3. Does it belong on my desk?
    4. If the answer is NO, then remove it from your desk.
  5. How many calendars & address books do you have? If possible, you should have just ONE place where you keep your contacts and appointments. It could be on your PC (Outlook, ACT, Goldmine, etc.), personal organizer or a paper-based system. Just use whatever works for you.
  6. Personal items. How many photos, toys, and awards do you have on your desk? Keep them to a minimum as they can be distractions – one or two at most.
  7. The surface of your desk is NOT a storage area. Keep it clear apart from the few things that you use daily.
  8. Always have a waste paper basket by your desk. When printed matter arrives on your desk, ask yourself the following questions: Do I need / want this? Is it too late to action this? Could someone else use this information? Would it change my life if I threw it away? 80% of papers that you file will never be looked at again. Why not throw things away instead of filing them?
  9. A simple filing system:
    1. ACTION – ongoing work should be categorized into topics, with one file per topic to keep papers together.
    2. TODAY – things to work on today
    3. TO FILE – this can be kept under your desk and out of the way. Set aside time to file each week, and only file papers that you really need to keep. Bin the rest.
    4. TO READ – magazines, articles, etc., that you want to read. Set aside time each week to read. If the pile just keeps on getting bigger, set a time limit for keeping these items, and then bin them. If it is important information, you will find the time to read it. (Stop re-cluttering areas that you have already cleared, and you will soon limit the spaces where clutter gathers.)
    5. BIN – before throwing junk mail away, get yourself removed from the mailing list if you no longer need the information.
  10. By now, your desk should be looking pretty empty – good work! That was the easy bit. At the end of every day, give yourself 10 – 15 minutes to tidy your desk. When you come to your clean desk each morning, you will no longer waste time looking for things or rearranging the mess.
Congratulations on clearing your desk!
Don’t forget to give yourself a reward.

 

Submitted by Chrissie Slade, who can be reached at chrissie@meta-viewcoaching.com, or visited on the web at http://www.meta-viewcoaching.com Copyright 1997, 98, 99, by Coach U, all rights reserved.

Leadership – The Challenge

People everywhere continue to look for the secret to becoming a better leader. Thousands of books and articles have been written on the art of leadership all claiming to have the “answers.” The fact is there is no one answer, no “secret.” However, some guiding principles and skills are fundamental to successful leaders everywhere. These skills, principles, and traits can be developed. Rate yourself in each area below, identify areas of weaknesses, and then create some goals and action steps to help you develop the successful leadership traits.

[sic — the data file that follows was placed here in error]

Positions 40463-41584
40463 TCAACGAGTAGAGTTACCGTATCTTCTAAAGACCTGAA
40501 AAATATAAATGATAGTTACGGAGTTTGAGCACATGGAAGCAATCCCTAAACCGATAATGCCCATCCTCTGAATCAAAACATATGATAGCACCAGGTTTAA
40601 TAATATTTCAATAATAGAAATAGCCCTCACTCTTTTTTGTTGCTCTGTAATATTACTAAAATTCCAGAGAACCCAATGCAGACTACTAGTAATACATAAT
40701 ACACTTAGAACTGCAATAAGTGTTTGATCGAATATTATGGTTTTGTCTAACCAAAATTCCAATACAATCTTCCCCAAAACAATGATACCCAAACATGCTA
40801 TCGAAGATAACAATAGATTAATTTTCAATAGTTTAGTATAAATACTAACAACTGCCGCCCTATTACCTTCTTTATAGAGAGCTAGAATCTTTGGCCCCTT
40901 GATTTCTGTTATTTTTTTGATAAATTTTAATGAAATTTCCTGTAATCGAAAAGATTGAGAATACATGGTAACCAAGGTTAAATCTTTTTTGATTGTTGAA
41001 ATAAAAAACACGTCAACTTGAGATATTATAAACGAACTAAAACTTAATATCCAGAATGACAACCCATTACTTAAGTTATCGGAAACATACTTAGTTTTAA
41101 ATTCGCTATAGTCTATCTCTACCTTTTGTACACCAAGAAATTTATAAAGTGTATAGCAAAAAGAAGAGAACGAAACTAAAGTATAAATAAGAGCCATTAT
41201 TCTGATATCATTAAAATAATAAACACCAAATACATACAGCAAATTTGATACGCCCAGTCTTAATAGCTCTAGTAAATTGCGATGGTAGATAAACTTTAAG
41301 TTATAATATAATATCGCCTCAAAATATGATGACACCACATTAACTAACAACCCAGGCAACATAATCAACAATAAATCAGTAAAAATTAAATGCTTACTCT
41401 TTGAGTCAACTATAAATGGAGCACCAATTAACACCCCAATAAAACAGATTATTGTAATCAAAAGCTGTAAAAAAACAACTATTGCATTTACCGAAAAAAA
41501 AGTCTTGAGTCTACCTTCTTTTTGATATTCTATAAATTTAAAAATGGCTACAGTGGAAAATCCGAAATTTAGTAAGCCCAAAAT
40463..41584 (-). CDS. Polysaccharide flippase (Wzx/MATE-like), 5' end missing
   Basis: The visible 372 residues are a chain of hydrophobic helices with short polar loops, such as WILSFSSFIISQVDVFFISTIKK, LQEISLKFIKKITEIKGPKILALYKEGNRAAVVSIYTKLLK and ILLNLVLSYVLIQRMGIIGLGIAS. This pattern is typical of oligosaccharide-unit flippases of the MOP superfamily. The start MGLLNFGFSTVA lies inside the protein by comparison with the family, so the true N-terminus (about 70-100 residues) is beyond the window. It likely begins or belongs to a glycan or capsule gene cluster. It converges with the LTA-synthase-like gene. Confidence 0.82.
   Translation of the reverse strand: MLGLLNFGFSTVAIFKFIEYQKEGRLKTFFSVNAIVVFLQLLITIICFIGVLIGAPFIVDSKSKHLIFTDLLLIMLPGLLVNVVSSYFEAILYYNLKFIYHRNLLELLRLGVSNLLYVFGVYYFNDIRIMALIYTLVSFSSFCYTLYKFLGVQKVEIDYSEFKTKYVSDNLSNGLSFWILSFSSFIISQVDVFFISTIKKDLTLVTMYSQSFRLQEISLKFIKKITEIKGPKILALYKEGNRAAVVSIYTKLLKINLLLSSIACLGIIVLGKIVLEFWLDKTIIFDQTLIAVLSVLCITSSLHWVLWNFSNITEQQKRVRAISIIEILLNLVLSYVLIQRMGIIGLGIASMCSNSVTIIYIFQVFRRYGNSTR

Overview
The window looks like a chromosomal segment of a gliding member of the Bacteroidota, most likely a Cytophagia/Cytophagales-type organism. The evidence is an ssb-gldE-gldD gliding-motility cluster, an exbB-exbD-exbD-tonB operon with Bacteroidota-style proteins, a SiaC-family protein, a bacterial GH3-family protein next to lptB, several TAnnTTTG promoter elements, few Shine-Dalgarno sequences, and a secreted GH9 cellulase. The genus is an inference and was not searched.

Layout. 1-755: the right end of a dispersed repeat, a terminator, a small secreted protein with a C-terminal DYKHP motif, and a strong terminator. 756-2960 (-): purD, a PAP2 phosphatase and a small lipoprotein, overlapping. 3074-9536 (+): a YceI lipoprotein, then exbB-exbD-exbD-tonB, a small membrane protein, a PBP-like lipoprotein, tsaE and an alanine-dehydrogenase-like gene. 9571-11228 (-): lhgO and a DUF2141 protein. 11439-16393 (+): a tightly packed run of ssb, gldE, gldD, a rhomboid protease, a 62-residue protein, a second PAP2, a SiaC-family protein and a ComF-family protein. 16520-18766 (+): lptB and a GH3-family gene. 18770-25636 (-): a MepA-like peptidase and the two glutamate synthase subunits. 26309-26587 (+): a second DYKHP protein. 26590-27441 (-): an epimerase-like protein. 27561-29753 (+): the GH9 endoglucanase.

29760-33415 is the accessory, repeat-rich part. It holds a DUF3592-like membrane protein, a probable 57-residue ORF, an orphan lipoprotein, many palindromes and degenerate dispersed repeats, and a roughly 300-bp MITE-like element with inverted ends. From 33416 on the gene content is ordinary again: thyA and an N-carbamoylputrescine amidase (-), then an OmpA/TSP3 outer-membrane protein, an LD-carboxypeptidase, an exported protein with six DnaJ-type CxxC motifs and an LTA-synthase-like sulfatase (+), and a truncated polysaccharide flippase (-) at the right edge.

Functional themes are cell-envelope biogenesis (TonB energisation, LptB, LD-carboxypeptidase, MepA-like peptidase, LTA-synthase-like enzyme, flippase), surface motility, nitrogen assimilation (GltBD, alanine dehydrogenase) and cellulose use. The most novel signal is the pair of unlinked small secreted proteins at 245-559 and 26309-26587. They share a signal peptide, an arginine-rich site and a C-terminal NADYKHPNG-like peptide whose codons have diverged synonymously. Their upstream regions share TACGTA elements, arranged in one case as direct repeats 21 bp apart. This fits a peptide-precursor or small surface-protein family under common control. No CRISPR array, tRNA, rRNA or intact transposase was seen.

Leaders are grounded. They know who they are and where they are going. They set the direction and pace for the organization/department and lead by example. An effective leader helps to create an organization where everyone feels free to be open, innovative, and alive to possibilities.

Leaders provide the vision, values, and strategies to transform their organizations to higher levels of sustained success. Leaders take the company to where it has not been. Leaders are visionaries, coaches, mentors, teachers, students, and more. They are constantly seeking, learning, improving, and stretching their capabilities. They set the example, establish the environment, and implement the processes for everyone in the organization to adhere to the same standards.

Successful leaders have personal and organizational values, which govern their behavior. They lead by values. Balancing the needs of the individuals with the needs of the company by aligning the vision, values, and resources of all concerned. Organizational values are an integral part of your Strategic Plan and the cornerstone for the actions and decisions of everyone in the organization. Those values are driven throughout the organization by your behavior and your example. As a leader, if you engage in behavior which conflicts with your values, you will sacrifice your credibility. The end does not justify the means.